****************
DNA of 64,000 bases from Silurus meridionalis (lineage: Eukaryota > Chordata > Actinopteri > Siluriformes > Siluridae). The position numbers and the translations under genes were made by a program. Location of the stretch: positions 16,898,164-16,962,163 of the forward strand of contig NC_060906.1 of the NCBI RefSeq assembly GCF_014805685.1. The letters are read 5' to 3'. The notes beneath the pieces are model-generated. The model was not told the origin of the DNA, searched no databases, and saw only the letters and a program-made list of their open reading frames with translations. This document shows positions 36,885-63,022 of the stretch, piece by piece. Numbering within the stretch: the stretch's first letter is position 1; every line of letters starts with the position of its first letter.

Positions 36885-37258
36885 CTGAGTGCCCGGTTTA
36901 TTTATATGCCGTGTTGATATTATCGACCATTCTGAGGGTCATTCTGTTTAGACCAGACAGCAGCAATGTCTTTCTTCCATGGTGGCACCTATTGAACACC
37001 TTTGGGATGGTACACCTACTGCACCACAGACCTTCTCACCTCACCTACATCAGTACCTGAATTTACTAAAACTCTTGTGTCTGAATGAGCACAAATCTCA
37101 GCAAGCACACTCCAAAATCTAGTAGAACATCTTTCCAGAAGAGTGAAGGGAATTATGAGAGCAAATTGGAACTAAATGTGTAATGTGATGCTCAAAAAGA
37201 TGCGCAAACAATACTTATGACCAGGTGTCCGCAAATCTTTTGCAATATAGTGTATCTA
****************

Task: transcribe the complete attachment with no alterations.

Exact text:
DNA of 64,000 bases from Silurus meridionalis (lineage: Eukaryota > Chordata > Actinopteri > Siluriformes > Siluridae). The position numbers and the translations under genes were made by a program. Location of the stretch: positions 16,898,164-16,962,163 of the forward strand of contig NC_060906.1 of the NCBI RefSeq assembly GCF_014805685.1. The letters are read 5' to 3'. The notes beneath the pieces are model-generated. The model was not told the origin of the DNA, searched no databases, and saw only the letters and a program-made list of their open reading frames with translations. This document shows positions 36,885-63,022 of the stretch, piece by piece. Numbering within the stretch: the stretch's first letter is position 1; every line of letters starts with the position of its first letter.

Positions 36885-37258
36885 CTGAGTGCCCGGTTTA
36901 TTTATATGCCGTGTTGATATTATCGACCATTCTGAGGGTCATTCTGTTTAGACCAGACAGCAGCAATGTCTTTCTTCCATGGTGGCACCTATTGAACACC
37001 TTTGGGATGGTACACCTACTGCACCACAGACCTTCTCACCTCACCTACATCAGTACCTGAATTTACTAAAACTCTTGTGTCTGAATGAGCACAAATCTCA
37101 GCAAGCACACTCCAAAATCTAGTAGAACATCTTTCCAGAAGAGTGAAGGGAATTATGAGAGCAAATTGGAACTAAATGTGTAATGTGATGCTCAAAAAGA
37201 TGCGCAAACAATACTTATGACCAGGTGTCCGCAAATCTTTTGCAATATAGTGTATCTA